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Noisia runs a tight ship. The Netherlands-based trio best known for its drum-n-bass productions—although not exclusively so—has impressive headquarters in its hometown of Groningen.

The Noisia DJ ambassadors, Thijs de Vlieger and Martijn van Sonderen, travel often, while Nik Roos stays at De Noisia Kantoor mark III, the aforementioned headquarters that houses their studios, management team, and labels: Vision, Division, and Invisible. This is also where their weekly Noisia Radio program is recorded, showcasing material that doesn’t quite fit into their sets. And some of the ideas for their international Noisia Invites events, where they host a range of artists, depending on the location, are hatched here.

Noisia churns out a steady stream of releases, from themselves, with a wide cross-section of collaborators, and from artists with whom they have a musical connection. A full album of Noisia material, however, does not happen very often. Six years since the trio’s last full-length, Split The Atom, it returns with Outer Edges, an 18-track multi-genre behemoth. (Editor’s Note: At presstime, it was reported that the album had been leaked online and its release moved up six weeks.)

“An album is a chance to make a broad statement,” says Roos. “Outer Edges is similar to Split The Atom in the sense that we explored different genres and chose from a palette that is descriptive of us as artists. We didn’t try to make current-sounding tracks. It’s a blueprint for the period that follows. This is much more diverse, a listening album with each track being its own thing.”

The noticeably collaborator-free Outer Edges had a number of its tracks available online prior to its release. From highly stimulating tunes such as the intense “Vigilantes” and “Voodoos,” to the Ed Rush and Optical-inspired funky swings of “Tentacles” and “Straight Hook,” to the sharp compositions of “Mantra,” “Motion Blur,” and “Into Dust” to the half-time/beats cuts that make up a significant portion of the album, there’s plenty to take in.

The process for Outer Edges started with demo-listening sessions from each member. Then, as a group, they decided which ones they felt most excited about finishing together. Their three studios, which are networked, run Cubase with plug-ins from Fab Filter, iZotope, Native Instruments, and Melda.

Roos, whose specialty is drums, bass, and mixdowns, has some analog synths: Moog Sub 37, Korg SV-1, Roland FA-06. As the arrangements expert, van Sonderen uses a Roland HP 505 digital piano. And de Vlieger, who has gone over the top with the modular equipment and outboard pieces, has become the creator of strange sounds, chord sequences, and fringe elements.

“I have three different approaches to drums,” says Roos. “One is making everything with synths: Serum and Native Instruments FM8. That can go from really synthetic-sounding to trying to make stuff that doesn’t sound synthetic. ‘Get Deaded,’ the snare is five instances of Serum, the kick is four instances of Serum and seven instances of rides and hats and cymbals.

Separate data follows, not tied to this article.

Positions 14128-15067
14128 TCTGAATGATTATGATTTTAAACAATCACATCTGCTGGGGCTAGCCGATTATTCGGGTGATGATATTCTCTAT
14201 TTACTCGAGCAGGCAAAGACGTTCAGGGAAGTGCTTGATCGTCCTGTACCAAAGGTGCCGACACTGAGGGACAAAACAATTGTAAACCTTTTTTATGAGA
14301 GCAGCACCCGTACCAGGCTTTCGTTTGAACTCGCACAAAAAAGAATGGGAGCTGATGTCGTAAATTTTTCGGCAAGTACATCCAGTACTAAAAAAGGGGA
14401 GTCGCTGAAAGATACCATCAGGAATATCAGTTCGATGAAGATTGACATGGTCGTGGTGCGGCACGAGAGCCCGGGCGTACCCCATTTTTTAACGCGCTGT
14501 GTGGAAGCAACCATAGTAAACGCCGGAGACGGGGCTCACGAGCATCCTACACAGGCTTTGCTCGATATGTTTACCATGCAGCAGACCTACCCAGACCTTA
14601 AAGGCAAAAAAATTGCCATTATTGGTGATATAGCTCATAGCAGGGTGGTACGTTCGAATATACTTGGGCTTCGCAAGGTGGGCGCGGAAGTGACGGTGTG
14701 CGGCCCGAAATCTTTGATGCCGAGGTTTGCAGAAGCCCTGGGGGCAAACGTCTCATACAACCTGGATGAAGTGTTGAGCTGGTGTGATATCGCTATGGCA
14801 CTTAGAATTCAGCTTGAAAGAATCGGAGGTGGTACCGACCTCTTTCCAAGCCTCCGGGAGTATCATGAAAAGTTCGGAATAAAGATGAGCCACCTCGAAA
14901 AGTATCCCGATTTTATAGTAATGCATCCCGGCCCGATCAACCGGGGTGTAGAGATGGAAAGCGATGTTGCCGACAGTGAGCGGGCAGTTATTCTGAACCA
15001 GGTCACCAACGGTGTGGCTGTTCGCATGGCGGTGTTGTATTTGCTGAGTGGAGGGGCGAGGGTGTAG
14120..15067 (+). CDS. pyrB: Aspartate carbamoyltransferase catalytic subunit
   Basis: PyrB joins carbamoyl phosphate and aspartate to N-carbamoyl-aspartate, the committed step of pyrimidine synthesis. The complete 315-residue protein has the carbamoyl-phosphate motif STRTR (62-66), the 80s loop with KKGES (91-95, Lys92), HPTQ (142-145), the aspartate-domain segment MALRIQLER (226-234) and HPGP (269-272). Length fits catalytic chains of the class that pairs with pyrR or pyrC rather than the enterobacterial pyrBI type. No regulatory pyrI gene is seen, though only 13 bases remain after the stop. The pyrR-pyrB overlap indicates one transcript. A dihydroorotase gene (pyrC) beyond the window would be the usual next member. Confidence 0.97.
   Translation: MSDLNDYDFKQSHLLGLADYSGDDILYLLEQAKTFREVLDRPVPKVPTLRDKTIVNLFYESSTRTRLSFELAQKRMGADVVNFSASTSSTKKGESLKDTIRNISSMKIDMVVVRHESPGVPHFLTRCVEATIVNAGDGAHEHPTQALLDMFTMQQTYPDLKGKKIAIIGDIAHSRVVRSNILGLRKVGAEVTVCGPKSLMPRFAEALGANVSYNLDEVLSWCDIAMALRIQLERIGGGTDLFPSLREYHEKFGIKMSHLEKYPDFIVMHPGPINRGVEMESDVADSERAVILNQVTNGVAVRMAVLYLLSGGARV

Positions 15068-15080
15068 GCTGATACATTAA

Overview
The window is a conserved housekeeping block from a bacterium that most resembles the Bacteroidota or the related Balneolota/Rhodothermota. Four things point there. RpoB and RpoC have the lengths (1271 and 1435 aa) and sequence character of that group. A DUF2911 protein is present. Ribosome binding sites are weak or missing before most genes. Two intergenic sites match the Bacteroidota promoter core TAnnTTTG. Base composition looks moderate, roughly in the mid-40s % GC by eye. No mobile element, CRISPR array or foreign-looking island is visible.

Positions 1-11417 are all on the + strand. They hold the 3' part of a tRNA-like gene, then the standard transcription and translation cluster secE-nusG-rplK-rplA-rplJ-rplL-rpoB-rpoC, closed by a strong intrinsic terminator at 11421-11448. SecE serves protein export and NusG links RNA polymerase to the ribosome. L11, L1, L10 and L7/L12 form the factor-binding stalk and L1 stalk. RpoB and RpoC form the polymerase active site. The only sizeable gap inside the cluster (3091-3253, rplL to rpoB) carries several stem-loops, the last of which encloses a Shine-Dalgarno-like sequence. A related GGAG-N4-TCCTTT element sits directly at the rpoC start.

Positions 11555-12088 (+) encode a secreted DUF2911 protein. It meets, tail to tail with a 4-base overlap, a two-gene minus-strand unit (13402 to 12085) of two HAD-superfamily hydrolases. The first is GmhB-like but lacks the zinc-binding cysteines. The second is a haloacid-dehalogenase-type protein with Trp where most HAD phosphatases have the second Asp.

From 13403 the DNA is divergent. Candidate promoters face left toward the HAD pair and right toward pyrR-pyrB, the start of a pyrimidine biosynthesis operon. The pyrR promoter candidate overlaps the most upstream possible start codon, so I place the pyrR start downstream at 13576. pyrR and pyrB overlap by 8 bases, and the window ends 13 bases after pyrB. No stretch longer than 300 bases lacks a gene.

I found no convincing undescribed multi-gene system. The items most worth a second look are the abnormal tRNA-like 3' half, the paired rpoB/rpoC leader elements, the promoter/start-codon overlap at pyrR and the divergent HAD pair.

“On the second drop, we threw in sounds I made in Superior Drummer, which are recorded drum kits. That’s the second way, using Superior Drummer VST, where you put together a drum kit of different parts, tune them individually and send the mikes to different outputs then mix like you’re in a big recording studio, that way you can make your own breakbeats and sample them. The third way is to use an old sampled funk break, cut it apart, split it to multiple channels, and see how you can make it sound better or change the programming.”

As one of the few drum-n-bass acts which plays headlining timeslots at festivals, Noisia’s latest material comes with a new audio/visual presentation which includes all three members. This is designed by Roos, who is very clear that this is not a live show.

“The music we make,” he says, “it doesn’t make sense to have the VSTs in real-time if there’s not that much you’re going to change or play live. We tried to design as much of the experience with the lights and visuals being very deliberate and triggered live by the MIDI signals. When [van Sonderen] starts mixing a song, he sends MIDI and OSC to me and our lighting tech. All the faders are also being sent to visuals and I can control the layers and effects from my station on stage. [De Vlieger] isolates certain elements of the songs running them through his modular set-up.

“I’ve got an Ableton Live project with all the MIDI from the songs that are in the show,” he continues, explaining the development process in the studio. “I’m going track by track and deciding what MIDI is going to trigger which layer of the visuals. To give me an idea of the combination, I have made visualizations of the lights made by our lighting tech, also based on the same MIDI. I can see which notes he’s targeting, and what the lights are doing on his cue. If he’s taking the snare, I’ll take the kick, or he does one section and I’ll black out or illuminate another one. During the show, it’s all cued live.”


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